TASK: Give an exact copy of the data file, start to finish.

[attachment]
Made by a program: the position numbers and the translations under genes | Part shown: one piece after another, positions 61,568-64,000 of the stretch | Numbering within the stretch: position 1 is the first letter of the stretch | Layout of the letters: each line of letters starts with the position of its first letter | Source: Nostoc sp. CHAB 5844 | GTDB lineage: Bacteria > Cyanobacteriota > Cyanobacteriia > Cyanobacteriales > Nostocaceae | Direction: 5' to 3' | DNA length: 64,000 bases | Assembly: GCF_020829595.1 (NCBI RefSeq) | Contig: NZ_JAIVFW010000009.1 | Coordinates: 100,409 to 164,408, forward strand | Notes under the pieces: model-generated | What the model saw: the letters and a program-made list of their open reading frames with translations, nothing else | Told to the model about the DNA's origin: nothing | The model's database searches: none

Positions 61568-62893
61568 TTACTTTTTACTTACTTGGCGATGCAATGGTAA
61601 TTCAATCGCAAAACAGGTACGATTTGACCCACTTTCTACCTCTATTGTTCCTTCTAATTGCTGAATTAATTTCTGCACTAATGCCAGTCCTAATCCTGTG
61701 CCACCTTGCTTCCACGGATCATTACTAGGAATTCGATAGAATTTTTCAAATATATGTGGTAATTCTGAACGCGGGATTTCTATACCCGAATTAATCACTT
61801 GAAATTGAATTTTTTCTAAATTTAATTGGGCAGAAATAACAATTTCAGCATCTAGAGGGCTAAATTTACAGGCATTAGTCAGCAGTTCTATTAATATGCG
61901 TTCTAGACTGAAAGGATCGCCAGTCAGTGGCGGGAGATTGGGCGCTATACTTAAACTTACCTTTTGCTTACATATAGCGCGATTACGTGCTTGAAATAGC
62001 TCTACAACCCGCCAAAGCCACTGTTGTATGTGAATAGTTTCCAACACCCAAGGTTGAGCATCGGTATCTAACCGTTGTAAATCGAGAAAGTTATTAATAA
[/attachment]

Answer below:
Made by a program: the position numbers and the translations under genes | Part shown: one piece after another, positions 61,568-64,000 of the stretch | Numbering within the stretch: position 1 is the first letter of the stretch | Layout of the letters: each line of letters starts with the position of its first letter | Source: Nostoc sp. CHAB 5844 | GTDB lineage: Bacteria > Cyanobacteriota > Cyanobacteriia > Cyanobacteriales > Nostocaceae | Direction: 5' to 3' | DNA length: 64,000 bases | Assembly: GCF_020829595.1 (NCBI RefSeq) | Contig: NZ_JAIVFW010000009.1 | Coordinates: 100,409 to 164,408, forward strand | Notes under the pieces: model-generated | What the model saw: the letters and a program-made list of their open reading frames with translations, nothing else | Told to the model about the DNA's origin: nothing | The model's database searches: none

Positions 61568-62893
61568 TTACTTTTTACTTACTTGGCGATGCAATGGTAA
61601 TTCAATCGCAAAACAGGTACGATTTGACCCACTTTCTACCTCTATTGTTCCTTCTAATTGCTGAATTAATTTCTGCACTAATGCCAGTCCTAATCCTGTG
61701 CCACCTTGCTTCCACGGATCATTACTAGGAATTCGATAGAATTTTTCAAATATATGTGGTAATTCTGAACGCGGGATTTCTATACCCGAATTAATCACTT
61801 GAAATTGAATTTTTTCTAAATTTAATTGGGCAGAAATAACAATTTCAGCATCTAGAGGGCTAAATTTACAGGCATTAGTCAGCAGTTCTATTAATATGCG
61901 TTCTAGACTGAAAGGATCGCCAGTCAGTGGCGGGAGATTGGGCGCTATACTTAAACTTACCTTTTGCTTACATATAGCGCGATTACGTGCTTGAAATAGC
62001 TCTACAACCCGCCAAAGCCACTGTTGTATGTGAATAGTTTCCAACACCCAAGGTTGAGCATCGGTATCTAACCGTTGTAAATCGAGAAAGTTATTAATAA